Leaving the European Union — [James Gray in the Chair]

Part of the debate – in Westminster Hall at 7:12 pm on 1st April 2019.

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Photo of Chris Heaton-Harris Chris Heaton-Harris The Parliamentary Under-Secretary of State for Exiting the European Union 7:12 pm, 1st April 2019

I have said what I have said in public, and I will happily take that up with the hon. Lady after the debate.

I also thank the hon. Members for Swansea West (Geraint Davies), for Linlithgow and East Falkirk (Martyn Day), for Hornsey and Wood Green (Catherine West), for Stockport (Ann Coffey), for East Lothian (Martin Whitfield) and for Totnes (Dr Wollaston). The hon. Member for Totnes cited a whole host of reasons why she is allowed to change her mind. I will not go back and quote all the things she said to her electorate in the 2017 general election. I also thank Neil Coyle, and Deidre Brock, who missed the point that wages are rising ahead of inflation at this point in time, and obviously I thank the hon. Member for Darlington, who informed us about Labour’s whipping.

More importantly, I thank the number of people who have expressed themselves to the Government in the three petitions we have debated, which ask us to reverse the 2016 referendum result, whether by revoking article 50 or holding a second referendum, as well as the exact opposite: that the Government ensure that we deliver the outcome of the 2016 referendum no matter what. The Government’s position remains clear: we will not revoke article 50 and we will not hold a second referendum. We remain committed to leaving the European Union and implementing the result of the 2016 referendum.

Parliament’s position is now also clear. In the series of indicative votes on 27 March, Parliament voted on the options of revoking article 50 and holding a second referendum. Neither option achieved a majority in the House. Indeed, the House voted, with a majority of more than 100, against revoking article 50.

The Government really do acknowledge the substantial number of signatures that these petitions have amassed. We also recognise the hundreds of thousands of people who marched in London on 23 March in favour of a second referendum. In particular—I do not think anyone has done this—I congratulate Margaret Anne Georgiadou, the creator of the revocation of article 50 petition, for starting a petition that, at current count, has attracted more than 6 million signatures. That is a considerable achievement in anyone’s terms.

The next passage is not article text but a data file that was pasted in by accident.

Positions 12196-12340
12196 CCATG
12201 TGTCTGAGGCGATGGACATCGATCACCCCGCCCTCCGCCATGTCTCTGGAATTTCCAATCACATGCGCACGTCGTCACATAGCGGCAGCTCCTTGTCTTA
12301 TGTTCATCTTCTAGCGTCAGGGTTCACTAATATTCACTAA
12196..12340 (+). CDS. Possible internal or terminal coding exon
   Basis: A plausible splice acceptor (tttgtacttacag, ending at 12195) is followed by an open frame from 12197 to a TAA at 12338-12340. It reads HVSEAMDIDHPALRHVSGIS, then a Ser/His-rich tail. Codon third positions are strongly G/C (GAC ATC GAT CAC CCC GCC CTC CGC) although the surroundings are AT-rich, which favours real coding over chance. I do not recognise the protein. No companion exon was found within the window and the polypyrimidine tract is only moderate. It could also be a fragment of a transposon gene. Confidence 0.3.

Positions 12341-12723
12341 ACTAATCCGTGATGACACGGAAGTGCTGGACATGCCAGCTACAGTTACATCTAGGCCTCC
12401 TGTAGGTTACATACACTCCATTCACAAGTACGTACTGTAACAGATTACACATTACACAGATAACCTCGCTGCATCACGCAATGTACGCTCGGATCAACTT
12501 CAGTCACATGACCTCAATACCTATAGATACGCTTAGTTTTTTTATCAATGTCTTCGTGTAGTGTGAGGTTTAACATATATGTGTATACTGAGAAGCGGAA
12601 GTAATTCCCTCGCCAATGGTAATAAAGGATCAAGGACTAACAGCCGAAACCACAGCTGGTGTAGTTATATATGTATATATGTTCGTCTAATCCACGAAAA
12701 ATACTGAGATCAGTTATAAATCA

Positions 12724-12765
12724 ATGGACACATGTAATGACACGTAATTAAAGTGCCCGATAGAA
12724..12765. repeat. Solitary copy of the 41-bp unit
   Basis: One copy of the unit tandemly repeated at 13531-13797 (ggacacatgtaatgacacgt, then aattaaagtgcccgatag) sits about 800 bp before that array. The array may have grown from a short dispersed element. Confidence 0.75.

I want to take a moment to note that I, the Government and, I am sure, everyone in the Chamber, were disgusted to hear the reports that Ms Georgiadou has received threats and abuse for starting a petition. That is utterly unacceptable. Everyone should feel and be able to express their opinions and participate in political discourse without fear of intimidation or abuse. That is integral to our democracy and it should be at the front and centre of our minds when we debate and discuss all issues, including Brexit. It is those democratic values that underpin the Government’s commitment to uphold the result of the 2016 referendum.

Although I have elaborated on this process before, let me do so again, to reinforce exactly why it is that we must uphold the result. In 2015, Parliament voted overwhelmingly to give the British people a choice on whether to remain in or leave the European Union, allowing them to express a clear view to Government. Before we asked them to vote, the Government wrote to every household, committing to implement whatever decision they made.

On 23 June 2016, the British people expressed their view to Government. With nearly three quarters of the electorate taking part, 17.4 million people voted to leave the European Union. That is the highest number of votes cast for any single course of action in UK electoral history. More British people than ever before or since amassed in agreement on a single, clear outcome: they wanted the Government to deliver the UK’s withdrawal from the European Union.

Of course, Parliament also made a commitment to uphold the result of the 2016 referendum. In the 2017 general election, the British people cast their votes again, and more than 80% of voters voted for parties who committed in their manifestos to uphold the result of the referendum.